This article deals with the notion of honor and its relation to the willingness to make sacrifices. There is a widely shared feeling, especially in Western countries, that the willingness to make sacrifices for the greater good has been on a reverse trend for quite a while both on the individual and the societal levels, and that this is increasingly problematic to the military. First of all, an outline of what honor is will be given. After that, the Roman honor-ethic, (...)
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  11. Honor and the Military.Peter Olsthoorn - 2006 - International Journal of Applied Philosophy 20 (1):159-172.
    This article deals with the notion of honor and its role in today’s military as an incentive in combat, but also as a check on the behavior on both the battlefield and in modern “operations other than war.” First, an outline will be given of what honor is and how it relates to traditional views on military courage. After that, the Roman honor-ethic, stating that honor is a necessary incentive for courageous behavior and that it is something worth dying for, (...)
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  12.  37
    A Double-Edged Sword: Honor in The Duellists.James Edwin Mahon - 2013 - In Alan Barkman, Ashley Barkman & Nancy King (eds.), The Culture and Philosophy of Ridley Scott. Lexington Books. pp. 45-60.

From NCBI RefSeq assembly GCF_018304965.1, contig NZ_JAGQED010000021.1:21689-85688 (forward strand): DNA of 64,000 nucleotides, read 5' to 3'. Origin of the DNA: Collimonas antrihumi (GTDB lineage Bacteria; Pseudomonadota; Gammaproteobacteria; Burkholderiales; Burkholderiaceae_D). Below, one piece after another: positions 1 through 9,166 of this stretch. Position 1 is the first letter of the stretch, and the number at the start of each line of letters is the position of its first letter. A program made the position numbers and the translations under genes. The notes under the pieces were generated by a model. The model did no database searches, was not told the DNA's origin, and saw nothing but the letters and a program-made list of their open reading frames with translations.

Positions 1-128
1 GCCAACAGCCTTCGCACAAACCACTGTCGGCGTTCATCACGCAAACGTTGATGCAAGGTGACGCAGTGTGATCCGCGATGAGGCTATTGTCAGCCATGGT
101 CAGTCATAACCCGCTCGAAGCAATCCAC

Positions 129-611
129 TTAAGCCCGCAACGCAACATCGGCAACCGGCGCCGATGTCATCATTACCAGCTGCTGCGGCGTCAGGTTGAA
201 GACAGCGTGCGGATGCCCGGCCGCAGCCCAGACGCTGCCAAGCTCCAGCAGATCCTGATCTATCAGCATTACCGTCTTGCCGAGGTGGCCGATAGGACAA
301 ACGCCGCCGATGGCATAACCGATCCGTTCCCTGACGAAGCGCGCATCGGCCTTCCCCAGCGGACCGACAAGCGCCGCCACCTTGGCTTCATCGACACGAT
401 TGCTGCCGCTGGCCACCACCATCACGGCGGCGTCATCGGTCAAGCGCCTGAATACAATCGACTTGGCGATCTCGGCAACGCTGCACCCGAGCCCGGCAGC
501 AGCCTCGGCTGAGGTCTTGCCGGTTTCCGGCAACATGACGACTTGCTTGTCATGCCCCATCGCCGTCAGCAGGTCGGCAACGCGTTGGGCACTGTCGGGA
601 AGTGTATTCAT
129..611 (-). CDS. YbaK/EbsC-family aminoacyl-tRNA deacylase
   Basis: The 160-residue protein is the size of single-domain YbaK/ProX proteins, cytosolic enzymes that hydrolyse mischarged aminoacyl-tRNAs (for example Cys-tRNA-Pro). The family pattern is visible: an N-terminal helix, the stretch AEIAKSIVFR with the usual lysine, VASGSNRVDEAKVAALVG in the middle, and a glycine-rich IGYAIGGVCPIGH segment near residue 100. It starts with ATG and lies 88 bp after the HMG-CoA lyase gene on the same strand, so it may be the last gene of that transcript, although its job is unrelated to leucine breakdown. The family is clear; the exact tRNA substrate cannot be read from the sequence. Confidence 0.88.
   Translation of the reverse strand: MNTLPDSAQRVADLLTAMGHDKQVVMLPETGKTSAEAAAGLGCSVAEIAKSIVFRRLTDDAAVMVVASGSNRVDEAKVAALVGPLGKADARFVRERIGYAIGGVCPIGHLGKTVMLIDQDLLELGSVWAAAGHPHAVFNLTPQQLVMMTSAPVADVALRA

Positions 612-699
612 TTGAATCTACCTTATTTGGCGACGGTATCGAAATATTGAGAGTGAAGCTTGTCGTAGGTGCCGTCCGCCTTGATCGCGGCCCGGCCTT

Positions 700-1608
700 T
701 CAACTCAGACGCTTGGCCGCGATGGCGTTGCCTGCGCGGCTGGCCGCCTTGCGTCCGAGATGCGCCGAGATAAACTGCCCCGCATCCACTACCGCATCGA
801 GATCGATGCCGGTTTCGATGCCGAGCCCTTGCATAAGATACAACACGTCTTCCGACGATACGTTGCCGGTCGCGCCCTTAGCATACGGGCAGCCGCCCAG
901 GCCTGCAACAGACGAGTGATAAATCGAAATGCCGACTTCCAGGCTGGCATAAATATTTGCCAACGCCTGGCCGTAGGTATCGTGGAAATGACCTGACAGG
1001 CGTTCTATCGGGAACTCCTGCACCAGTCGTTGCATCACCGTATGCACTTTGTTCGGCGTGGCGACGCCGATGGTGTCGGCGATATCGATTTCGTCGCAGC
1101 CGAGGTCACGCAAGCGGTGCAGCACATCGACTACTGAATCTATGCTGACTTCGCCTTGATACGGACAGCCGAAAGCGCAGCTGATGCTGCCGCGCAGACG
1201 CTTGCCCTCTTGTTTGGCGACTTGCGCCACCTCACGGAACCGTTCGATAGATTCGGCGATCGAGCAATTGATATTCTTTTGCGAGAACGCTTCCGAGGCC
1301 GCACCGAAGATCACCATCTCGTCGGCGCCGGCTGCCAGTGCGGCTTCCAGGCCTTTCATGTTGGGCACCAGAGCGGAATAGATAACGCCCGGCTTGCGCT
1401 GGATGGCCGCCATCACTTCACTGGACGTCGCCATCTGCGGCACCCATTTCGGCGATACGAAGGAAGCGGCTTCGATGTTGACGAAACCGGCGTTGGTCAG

In this essay I argue that Ridley Scott's first feature film, The Duelists, which is an adaptation of a Joseph Conrad novella, contains his deepest meditation on honor in his entire career. The film may be said to answer the following question about honor: is being bound to do something by honor, when it is contrary to one's self-interest, a good thing, or a bad thing? It may be said to give the answer that it may be either good or (...)
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  13. Honour, Face and Reputation in Political Theory.Peter Olsthoorn - 2008 - European Journal of Political Theory 7 (4):472-491.
    Until fairly recently it was not uncommon for political theorists to hold the view that people cannot be expected to act in accordance with the public interest without some incentive. Authors such as Marcus Tullius Cicero, John Locke, David Hume and Adam Smith, for instance, held that people often act in accordance with the public interest, but more from a concern for their honour and reputation than from a concern for the greater good. Today, most authors take a more demanding (...)
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  14.  20
    Honor: A Phenomenology.Robert L. Oprisko - 2012 - Routledge.
    Part I. An introduction to honor: introduction; honor and value; honor and identity -- Part II. External honor: prestige; shame; face; esteem; affiliated honor; glory -- Part III. Internal honor: honorableness; dignity -- Part IV. The politics of honor: rebellion and revolution; lessons from honor -- Appendix I: key concepts.